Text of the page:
1. Cut the oranges into segments over a shallow bowl and make sure to keep the juice. Add the segments to the bowl with the juice.
1 Cup (70z/200g) Granulated sugar
1 1/2 Cups + 2 Tbs (14oz/400g)
1. Place the sugar in a pan on medium heat and begin heating it. Once the sugar starts to bubble and foam, slowly add the orange juice.
2. As soon as the mixture starts boiling, remove from the heat and pour half of the mixture over the orange segments (Reserve the other half of the caramel mixture in a small bowl — you will use this later to spoon over the finished dessert. When the dessert is assembled and setting in the freezer, heat the kept caramel sauce in a small saucepan over low heat until it thickens and just coats the back of a spoon - about 10 minutes. You can then spoon it over the orange tians).
Be very careful when making the caramel — if you have never made caramel before, I would suggest making this step while you don’t have to worry about anything else. Bubbling sugar is extremely, extremely hot, so make sure you have a bowl of ice cold water in the kitchen in case anyone gets burnt!
1 Cup (7oz/200g) Heavy whipping cream (35% fat)
3 Tbs Hot water
1 Tsp Gelatine powder
1 Tbs Confectioner's sugar
1 Tbs Orange marmalade (see recipe above)
1. In a small bowl, add the gelatine and hot water, stirring well until the gelatine dissolves. Let the gelatine cool to room temperature while you make the whipped cream.
2. Combine the cream in a chilled mixing bowl. Whip the cream using a hand mixer on low speed until the cream starts to thicken for about one minute.
3. Add the confectioner sugar. Increase the speed to medium-high. Whip the cream until the beaters leave visible (but not lasting) trails in the cream.
4. Then add the cooled gelatine slowly while beating continuously. Continue whipping until the cream is light and fluffy and forms soft peaks.
5. Transfer the whipped cream to a bowl and fold in the orange marmalade.
Use an ice cold bowl to make the whipped cream in. You can do this by putting your mixing bowl, cream and beater in the fridge for 20 minutes prior to whipping the cream.
ASSEMBLING THE DESSERT
Make sure you have some room in your freezer. Ideally, you should be able to fit a small baking sheet or tray of desserts to set in the freezer.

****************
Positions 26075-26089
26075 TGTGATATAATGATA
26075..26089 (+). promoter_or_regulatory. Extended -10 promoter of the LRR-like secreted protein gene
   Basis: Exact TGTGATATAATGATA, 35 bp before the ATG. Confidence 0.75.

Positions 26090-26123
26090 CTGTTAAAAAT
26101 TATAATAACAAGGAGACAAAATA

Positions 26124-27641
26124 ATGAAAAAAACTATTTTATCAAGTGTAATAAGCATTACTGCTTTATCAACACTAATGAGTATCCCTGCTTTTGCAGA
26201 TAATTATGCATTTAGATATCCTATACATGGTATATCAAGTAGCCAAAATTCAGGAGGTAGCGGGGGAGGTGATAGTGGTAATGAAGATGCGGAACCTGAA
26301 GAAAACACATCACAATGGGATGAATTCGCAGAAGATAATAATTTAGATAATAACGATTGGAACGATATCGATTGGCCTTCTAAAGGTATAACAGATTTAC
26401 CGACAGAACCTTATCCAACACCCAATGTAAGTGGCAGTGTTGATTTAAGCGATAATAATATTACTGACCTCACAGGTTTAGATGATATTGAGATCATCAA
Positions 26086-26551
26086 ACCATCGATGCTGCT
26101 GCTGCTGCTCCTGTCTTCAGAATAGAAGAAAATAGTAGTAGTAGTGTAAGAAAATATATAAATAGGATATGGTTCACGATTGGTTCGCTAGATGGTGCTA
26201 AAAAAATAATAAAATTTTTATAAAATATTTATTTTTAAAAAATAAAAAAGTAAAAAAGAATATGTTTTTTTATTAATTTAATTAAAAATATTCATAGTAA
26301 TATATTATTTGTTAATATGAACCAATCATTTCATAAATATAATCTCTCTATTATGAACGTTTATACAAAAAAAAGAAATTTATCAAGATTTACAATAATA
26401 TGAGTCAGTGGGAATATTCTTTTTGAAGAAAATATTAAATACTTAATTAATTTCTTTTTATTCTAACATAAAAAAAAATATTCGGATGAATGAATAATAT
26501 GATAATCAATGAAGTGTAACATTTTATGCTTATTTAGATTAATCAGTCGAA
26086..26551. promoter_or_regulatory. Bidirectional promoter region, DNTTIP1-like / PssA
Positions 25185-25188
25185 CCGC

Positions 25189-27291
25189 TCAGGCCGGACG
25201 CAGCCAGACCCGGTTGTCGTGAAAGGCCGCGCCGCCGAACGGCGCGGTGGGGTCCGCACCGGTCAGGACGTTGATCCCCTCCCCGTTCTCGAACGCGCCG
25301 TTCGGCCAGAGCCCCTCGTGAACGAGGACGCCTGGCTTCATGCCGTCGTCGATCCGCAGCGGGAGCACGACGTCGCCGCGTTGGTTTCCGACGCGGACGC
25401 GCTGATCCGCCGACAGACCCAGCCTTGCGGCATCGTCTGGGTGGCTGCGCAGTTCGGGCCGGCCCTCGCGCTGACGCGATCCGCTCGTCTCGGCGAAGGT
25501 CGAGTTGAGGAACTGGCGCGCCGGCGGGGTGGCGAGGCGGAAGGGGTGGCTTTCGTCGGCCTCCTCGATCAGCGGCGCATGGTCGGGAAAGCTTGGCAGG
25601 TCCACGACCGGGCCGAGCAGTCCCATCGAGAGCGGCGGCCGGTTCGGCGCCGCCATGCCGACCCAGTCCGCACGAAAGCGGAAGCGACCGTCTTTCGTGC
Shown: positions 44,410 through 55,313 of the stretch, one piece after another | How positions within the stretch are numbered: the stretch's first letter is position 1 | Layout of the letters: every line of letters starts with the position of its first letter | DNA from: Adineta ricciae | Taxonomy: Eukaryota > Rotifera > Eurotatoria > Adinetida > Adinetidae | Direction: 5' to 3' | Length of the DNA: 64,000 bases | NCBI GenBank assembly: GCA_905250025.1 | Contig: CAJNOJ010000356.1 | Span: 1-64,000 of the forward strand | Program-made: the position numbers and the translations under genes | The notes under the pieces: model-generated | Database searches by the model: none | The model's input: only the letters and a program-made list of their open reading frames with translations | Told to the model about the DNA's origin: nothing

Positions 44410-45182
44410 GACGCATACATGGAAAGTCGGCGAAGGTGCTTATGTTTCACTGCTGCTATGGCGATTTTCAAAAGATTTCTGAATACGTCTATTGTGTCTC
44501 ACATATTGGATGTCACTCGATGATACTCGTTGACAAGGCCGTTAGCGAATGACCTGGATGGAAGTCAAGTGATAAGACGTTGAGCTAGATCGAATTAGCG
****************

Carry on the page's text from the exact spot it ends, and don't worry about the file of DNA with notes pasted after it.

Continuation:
1. Line a small tray or baking sheet with parchment paper or a silicone sheet. Lay out 6 cookie cutters onto the parchment paper/silicone.
2. Drain the orange segments on a kitchen towel.
3. Have the marmalade, whipped cream and baked circles of dough ready to use.
4. Arrange the orange segments at the bottom of each cookie cutter (Make sure the segments all touch either and that there are no gaps and that they fit snuggly and look pretty as they will end up being the top of the dessert. Arrange them as you would sliced apples when making an apple tart).
5. Once you have neatly arranged one layer of orange segments at the bottom of each cookie cutter, add a couple spoonfuls of whipped cream and gently spread it so that it fills the cookie cutter in an even layer. Leave about 1/4 inch at the top so there is room for dough circle.
6. Using a butter knife or small spoon, spread a small even layer of orange marmalade on each circle of dough. Carefully place a circle of dough over each ring (the side of dough covered in marmalade should be the side touching the whipping cream).
7. Gently press on the circle of dough to make sure the dessert is compact.
8. Place the desserts to set in the freezer to set for 10 minutes.
9. Using a small knife, gently go around the edges of the cookie cutter to make sure the dessert will be easy to unmold.
10. Gently place your serving plate on top of a dessert (on top of the circle of dough) and turn the plate over. Gently remove the cookie cutter, add a spoonful of caramel sauce and serve immediately.
Etant donné la longueur du texte original, je n'ai malheureusement pas pu faire une traduction française de ce billet et je m'en excuse auprès de tous mes amis lecteurs et blogueurs francophones!
C'est pourquoi je vous suggère de vous rendre sur le blog mentionné ci-dessous. Vous y trouverez cette recette en version française.
Chez Isa de "Les Gourmandises d'Isa" (Canada)
Chez Isabelle de "Eat My Cake Now" (France)